March 12, 2010
LAURA CIOCIOLO, PLAINTIFF-RESPONDENT,
HOBOKEN RENT LEVELING & STABILIZATION BOARD, DEFENDANT, AND CHARLES ROSEN AND SUZANNE ROSEN, DEFENDANTS-APPELLANTS.
On appeal from Superior Court of New Jersey, Law Division, Hudson County, Docket No. L-577-07.
NOT FOR PUBLICATION WITHOUT THE APPROVAL OF THE APPELLATE DIVISION
Submitted February 10, 2010
Before Judges Stern and Newman.
This is an appeal from an order denying defendants Charles and Suzanne Rosen a vacancy decontrol increase of twenty-five percent for 2004 on Apartment No. 4E, 334 Hudson Street, in a building owned by them in Hoboken. The Hoboken Rent Leveling and Stabilization Board (the Board) denied that relief. Judge O'Shaughnessy affirmed the Board's action on the basis that it was neither arbitrary, capricious, or unreasonable. In his oral decision of January 8, 2009, Judge O'Shaughnessy relied on a prior decision of this court involving the same landlord. Rosen v. Hoboken Rent Leveling & Stabilization Board, Docket Nos. A-3188-06 and A-3764-06 (App. Div. Sept. 12, 2008).*fn1 There, the landlord was obligated to file the vacancy decontrol certificate upon the entry of the new tenant or within one year of occupancy of the new tenant. This court held that where a tenant after moving in during 2004 filed for a legal rent calculation (LRC) in 2005, the decontrol certificate filed subsequent to the filing of the LRC request was untimely. Id. at 2, 14. We now affirm.
On appeal, defendants raise the following points for our consideration:
THE LOWER COURT'S DECISION PERMITTING PLAINTIFF TO PARTICIPATE IN THE REMAND PETITION PROCEEDINGS SHOULD BE OVERTURNED.
POINT II THE DECISION OF THE LOWER COURT FINDING THAT THE BOARD WAS NOT ARBITRARY AND CAPRICIOUS IN DENYING A VACANCY DECONTROL FOR 2004 SHOULD BE OVERTURNED.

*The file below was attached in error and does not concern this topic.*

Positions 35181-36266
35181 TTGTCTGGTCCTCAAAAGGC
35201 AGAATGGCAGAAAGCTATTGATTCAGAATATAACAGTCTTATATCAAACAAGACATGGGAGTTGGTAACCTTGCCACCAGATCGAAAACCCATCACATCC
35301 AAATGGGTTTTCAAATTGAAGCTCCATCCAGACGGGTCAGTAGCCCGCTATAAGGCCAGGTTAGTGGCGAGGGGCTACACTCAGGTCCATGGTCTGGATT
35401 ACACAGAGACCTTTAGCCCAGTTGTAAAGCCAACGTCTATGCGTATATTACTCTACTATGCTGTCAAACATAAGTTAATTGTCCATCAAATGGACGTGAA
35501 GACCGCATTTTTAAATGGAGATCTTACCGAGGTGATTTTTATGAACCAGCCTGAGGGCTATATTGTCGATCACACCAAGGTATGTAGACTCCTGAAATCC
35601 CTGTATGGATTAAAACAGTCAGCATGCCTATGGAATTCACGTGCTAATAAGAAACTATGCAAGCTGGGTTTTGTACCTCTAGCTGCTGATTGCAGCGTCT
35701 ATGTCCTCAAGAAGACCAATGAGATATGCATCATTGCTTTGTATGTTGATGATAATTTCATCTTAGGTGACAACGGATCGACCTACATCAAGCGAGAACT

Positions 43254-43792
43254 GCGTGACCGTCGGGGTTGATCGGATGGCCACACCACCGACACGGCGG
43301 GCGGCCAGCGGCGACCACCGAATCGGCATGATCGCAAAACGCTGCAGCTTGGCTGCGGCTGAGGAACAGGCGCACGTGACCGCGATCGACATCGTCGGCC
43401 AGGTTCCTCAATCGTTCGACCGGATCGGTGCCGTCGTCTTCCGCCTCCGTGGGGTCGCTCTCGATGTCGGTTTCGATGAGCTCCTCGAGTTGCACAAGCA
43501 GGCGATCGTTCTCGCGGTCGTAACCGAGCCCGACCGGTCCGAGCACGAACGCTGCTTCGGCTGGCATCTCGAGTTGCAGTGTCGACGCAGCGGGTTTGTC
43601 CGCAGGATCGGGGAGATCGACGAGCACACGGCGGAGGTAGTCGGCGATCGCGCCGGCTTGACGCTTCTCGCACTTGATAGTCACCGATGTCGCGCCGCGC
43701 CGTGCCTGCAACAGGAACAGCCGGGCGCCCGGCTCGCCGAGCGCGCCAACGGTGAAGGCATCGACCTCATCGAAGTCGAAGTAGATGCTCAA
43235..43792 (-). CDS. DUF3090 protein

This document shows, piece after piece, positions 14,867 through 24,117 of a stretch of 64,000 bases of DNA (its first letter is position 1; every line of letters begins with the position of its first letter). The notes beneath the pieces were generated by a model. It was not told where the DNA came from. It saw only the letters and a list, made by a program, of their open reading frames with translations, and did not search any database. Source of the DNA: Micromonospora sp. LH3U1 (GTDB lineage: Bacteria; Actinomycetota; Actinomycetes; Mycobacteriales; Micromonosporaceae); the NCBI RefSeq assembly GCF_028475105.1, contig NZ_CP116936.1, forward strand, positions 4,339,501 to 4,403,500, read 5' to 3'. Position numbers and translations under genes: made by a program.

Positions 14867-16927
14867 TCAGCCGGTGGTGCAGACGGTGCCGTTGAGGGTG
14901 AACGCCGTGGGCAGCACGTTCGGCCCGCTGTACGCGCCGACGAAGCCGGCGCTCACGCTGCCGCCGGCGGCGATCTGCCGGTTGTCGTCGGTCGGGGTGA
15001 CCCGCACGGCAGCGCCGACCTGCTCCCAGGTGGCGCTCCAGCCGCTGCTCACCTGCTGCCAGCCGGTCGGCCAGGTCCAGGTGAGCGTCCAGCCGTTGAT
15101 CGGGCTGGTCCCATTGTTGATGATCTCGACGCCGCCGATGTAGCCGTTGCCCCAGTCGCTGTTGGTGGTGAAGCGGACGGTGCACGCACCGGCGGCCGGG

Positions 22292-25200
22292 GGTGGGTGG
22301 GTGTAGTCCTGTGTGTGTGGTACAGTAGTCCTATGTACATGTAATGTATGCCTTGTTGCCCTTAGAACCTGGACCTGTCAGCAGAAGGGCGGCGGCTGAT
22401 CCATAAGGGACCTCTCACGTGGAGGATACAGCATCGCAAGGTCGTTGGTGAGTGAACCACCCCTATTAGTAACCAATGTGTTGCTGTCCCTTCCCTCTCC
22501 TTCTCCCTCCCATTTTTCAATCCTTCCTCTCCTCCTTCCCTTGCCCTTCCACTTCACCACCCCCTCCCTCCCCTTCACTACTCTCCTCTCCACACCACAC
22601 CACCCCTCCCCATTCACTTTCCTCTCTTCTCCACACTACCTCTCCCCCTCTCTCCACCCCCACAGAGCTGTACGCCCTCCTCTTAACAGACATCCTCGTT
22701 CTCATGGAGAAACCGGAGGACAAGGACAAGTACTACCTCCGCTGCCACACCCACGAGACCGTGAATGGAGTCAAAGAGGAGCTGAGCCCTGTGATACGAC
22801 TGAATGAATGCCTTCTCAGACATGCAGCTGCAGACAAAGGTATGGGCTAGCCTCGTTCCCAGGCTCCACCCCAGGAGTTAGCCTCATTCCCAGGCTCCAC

We need not address Point I because it makes no difference in the result. Even if we were to agree that plaintiff Laura Ciociolo should not have been permitted to participate, it does not impact on whether the judge's decision that denied a 2004 vacancy decontrol by the Board was correct.
The legal principles which govern this appeal and were relied upon by Judge O'Shaughnessy were set forth in Rosen v. Hoboken Rent Leveling & Stabilization Board, supra, which had this to say about the Hoboken Rent Control Ordinance:
First, we note that the Ordinance has the following provision:
§ 155.29. Construal Provisions.
This chapter, being necessary for the welfare of the city and its inhabitants, shall be liberally construed to effectuate the purposes thereof as set forth in its preamble. The purpose of the Ordinance is to stabilize rents and to provide a public record system so that landlords, tenants and the Rent Leveling Officer can quickly ascertain the "legal" rent for any apartment. The requirements of an annual registration statement and a vacancy decontrol certificate advance that goal. Non-compliance with these registration requirements impede the Ordinance's purpose and objective.
Second, contrary to Landlords' argument, the Ordinance does set a deadline for filing the registration statement and vacancy decontrol certificate. As to the registration statement, it must be filed by October 1st of every year. Hoboken Gen. Ord. § 155-30A. As to the vacancy decontrol, the Ordinance provides "[w]hen any apartment unit is decontrolled . . . , the landlord shall file a [decontrol] certificate . . . ." Id. at § 155-33.
Therefore, here, pursuant to the clear and unambiguous language of Section 155-33, the registration must be filed when the unit is vacated. By necessity, a reasonable period after the unit becomes vacant must be allowed. [Id. at 10-11.]